On Meet The Press today, David Brooks was still trying to bail out his young idol, Paul Ryan, who hurt the GOP brand very badly by trying to dismantle our safety net programs with his budget. Brooks digs deep in bizarroland by saying that even though he doesn't agree with everything Ryan proposed, he's still a hero for starting the debate and confronting the question. Sure, one way to try and put out a fire is to throw gasoline on it too.
MR. GREGORY: And there is a lack of compromise and a great desire for compromise.
David Brooks, Ron Brownstein in the National Journal writes in his column this week something that I really think sets up this discussion very well. He said, "Leading thinkers in both parties say that events of the past two weeks have locked in place a major part of the 2012 general-election contest.
"The debate will revolve around a big question more often dodged than confronted: How much government are Americans willing to pay for? Before the conversation is over, the answer could produce uncomfortable moments for President Obama and Republicans alike, not to mention voters themselves."
MR. DAVID BROOKS: Yeah. Well, that's what I liked about the Ryan plan. It actually confronts you with that question. Listen, the average senior citizen is--pays about $150,000 into Medicare, pays in $150,000. They get out of it, the system, about $450,000. That $300,000, a large chunk of it is being paid for by their grandkids. And so Ryan said, "Is that moral? Is that what you really--what we want to leave a legacy?" So what he did was extremely politically foolhardy, but--and I don't agree with every part of his plan--but he asked people to face the question, the, the implications of their choices. And so I, I think everybody's going to have to do that in many different ways, but I thought what he did was a step in the right direction.
Brooks is seriously demented if Ryan ever thought in "moral' terms and the idea that he's brave is nonsense. This is what Conservatives really believe and have been fighting for all these years. Ryan said this about the vote:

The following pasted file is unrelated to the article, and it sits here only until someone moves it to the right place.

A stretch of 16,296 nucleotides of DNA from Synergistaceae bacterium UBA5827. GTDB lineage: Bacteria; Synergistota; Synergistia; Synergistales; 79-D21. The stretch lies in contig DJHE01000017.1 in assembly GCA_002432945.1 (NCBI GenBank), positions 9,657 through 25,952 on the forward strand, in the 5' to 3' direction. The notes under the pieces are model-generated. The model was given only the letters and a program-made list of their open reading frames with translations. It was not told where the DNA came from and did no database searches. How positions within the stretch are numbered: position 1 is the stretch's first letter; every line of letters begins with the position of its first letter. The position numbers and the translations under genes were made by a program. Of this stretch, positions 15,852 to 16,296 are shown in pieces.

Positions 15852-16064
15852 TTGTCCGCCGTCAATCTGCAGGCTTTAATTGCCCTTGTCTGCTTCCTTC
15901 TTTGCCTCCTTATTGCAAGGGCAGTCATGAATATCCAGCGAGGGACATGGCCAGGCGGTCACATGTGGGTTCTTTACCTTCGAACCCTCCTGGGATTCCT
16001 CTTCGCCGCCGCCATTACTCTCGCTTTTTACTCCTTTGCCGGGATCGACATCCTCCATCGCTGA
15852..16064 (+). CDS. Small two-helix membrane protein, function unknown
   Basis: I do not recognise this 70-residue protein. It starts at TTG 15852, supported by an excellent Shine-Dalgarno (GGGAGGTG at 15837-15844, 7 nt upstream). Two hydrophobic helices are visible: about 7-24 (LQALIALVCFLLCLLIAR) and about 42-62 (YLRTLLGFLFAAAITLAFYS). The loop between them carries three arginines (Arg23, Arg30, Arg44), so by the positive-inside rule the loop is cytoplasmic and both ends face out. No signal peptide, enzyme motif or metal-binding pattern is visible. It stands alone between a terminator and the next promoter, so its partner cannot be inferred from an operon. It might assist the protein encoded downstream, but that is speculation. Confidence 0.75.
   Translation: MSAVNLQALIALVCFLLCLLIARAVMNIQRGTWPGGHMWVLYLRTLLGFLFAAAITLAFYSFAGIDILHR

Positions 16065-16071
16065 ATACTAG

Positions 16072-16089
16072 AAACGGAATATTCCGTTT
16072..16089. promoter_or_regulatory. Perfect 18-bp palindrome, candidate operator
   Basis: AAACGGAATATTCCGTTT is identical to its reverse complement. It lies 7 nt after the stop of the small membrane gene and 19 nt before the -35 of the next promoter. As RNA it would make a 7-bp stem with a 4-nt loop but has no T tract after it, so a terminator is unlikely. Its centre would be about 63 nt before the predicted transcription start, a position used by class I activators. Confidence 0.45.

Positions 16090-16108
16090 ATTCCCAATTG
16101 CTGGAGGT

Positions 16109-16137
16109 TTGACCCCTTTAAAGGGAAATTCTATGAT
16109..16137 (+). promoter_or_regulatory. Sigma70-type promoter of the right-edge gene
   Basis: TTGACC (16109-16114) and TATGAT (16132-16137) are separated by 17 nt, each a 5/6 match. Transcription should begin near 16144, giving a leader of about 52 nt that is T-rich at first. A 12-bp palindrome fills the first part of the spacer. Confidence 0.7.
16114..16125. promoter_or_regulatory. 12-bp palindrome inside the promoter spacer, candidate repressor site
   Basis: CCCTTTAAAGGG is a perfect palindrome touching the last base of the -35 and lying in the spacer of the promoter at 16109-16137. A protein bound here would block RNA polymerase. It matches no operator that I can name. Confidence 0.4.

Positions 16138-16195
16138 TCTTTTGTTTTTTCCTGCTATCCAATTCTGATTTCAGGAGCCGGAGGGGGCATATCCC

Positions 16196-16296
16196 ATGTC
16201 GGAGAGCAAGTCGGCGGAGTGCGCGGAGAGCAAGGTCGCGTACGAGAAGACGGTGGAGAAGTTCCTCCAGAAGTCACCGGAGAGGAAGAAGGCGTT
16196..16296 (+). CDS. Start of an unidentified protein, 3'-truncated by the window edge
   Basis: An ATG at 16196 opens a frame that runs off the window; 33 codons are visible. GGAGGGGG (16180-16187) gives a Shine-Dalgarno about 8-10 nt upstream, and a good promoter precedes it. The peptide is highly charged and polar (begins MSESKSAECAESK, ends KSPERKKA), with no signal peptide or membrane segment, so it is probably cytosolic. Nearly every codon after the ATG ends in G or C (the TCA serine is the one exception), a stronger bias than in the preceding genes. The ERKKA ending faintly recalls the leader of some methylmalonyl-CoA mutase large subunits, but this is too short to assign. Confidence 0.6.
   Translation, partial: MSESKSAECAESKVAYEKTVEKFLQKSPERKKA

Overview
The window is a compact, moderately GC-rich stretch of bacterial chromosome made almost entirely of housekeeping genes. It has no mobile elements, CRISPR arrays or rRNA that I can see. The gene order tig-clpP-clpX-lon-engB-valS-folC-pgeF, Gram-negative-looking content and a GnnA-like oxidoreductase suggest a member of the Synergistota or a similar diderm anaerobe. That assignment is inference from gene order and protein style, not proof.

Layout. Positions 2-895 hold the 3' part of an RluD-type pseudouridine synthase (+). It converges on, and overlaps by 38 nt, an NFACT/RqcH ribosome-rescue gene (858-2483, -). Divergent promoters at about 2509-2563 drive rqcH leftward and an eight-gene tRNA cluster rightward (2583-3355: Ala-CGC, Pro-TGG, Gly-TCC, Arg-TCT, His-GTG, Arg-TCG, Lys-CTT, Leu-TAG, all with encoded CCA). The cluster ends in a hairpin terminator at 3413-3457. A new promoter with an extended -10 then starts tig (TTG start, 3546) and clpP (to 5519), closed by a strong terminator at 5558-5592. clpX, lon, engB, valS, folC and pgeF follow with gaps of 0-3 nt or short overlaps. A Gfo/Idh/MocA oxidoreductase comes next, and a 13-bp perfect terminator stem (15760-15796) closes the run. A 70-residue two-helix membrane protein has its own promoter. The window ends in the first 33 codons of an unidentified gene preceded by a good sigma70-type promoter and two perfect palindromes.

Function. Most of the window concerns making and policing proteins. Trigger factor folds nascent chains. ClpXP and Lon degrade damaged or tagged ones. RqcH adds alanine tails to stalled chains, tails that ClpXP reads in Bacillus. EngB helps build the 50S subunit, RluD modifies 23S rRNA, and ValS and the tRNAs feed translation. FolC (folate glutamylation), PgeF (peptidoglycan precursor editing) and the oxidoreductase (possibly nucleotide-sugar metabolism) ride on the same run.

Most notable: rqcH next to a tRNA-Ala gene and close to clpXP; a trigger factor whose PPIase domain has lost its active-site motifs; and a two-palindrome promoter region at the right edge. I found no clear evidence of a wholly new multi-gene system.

Ryan, R-Wis., the plan's architect, said of the House action today: "This is our defining moment."
Almost the entire Republican HOUSE voted for Ryan's plan which backs up their long held beliefs. Is that a step in the right direction?
The Beltway media is still congratulating Ryan for putting out a junk science budget proposal that would destroy Medicare and Medicaid. Fareed Zakaria did it earlier today. I actually like his show and many things he says, but not on this. What's so brave about Ryan's plan? Please tell me? Why not congratulate the CPC like Krugman did for releasing their budget proposal that calls for tax hikes and cuts to the Military Industrial Complex? As usual Dana Milbank loves to punch liberals because his beltway friends will cheer, but maybe he should read The Economist. which isn't a left leaning publication on the CPC budget. They actually praised it because it more seriously balanced the budget without adding 6 trillion to the debt as Ryan's did and finds it much more courageous.
Mr Ryan's plan adds (by its own claims) $6 trillion to the national debt over the next decade, but promises to balance the budget by sometime in the 2030s by cutting programmes for the poor and the elderly. The Progressive Caucus's plan would (by its own claims) balance the budget by 2021 by cutting defence spending and raising taxes, mainly on rich people. Mr Ryan has been fulsomely praised for his courage. The Progressive Caucus has not.
I'm not really sure what "courage" is supposed to mean here, but this seems precisely backwards. For 30 years, certainly since Walter Mondale got creamed by Ronald Reagan, the most dangerous thing a politician can do has been to call for tax hikes. Politicians who call for higher taxes are punished, which is why they don't do it. I'm curious to see what adjectives people would apply to the Progressive Congressional Caucus's budget proposal. But it's hard for me to imagine the media calling a proposal to raise taxes "courageous" and "honest". And my sense is that the disparate treatment here is a structural bias rooted in class.
Of course we won't hear about this Economist column on the Sunday Talk Shows because of a structural bias rooted in pundits.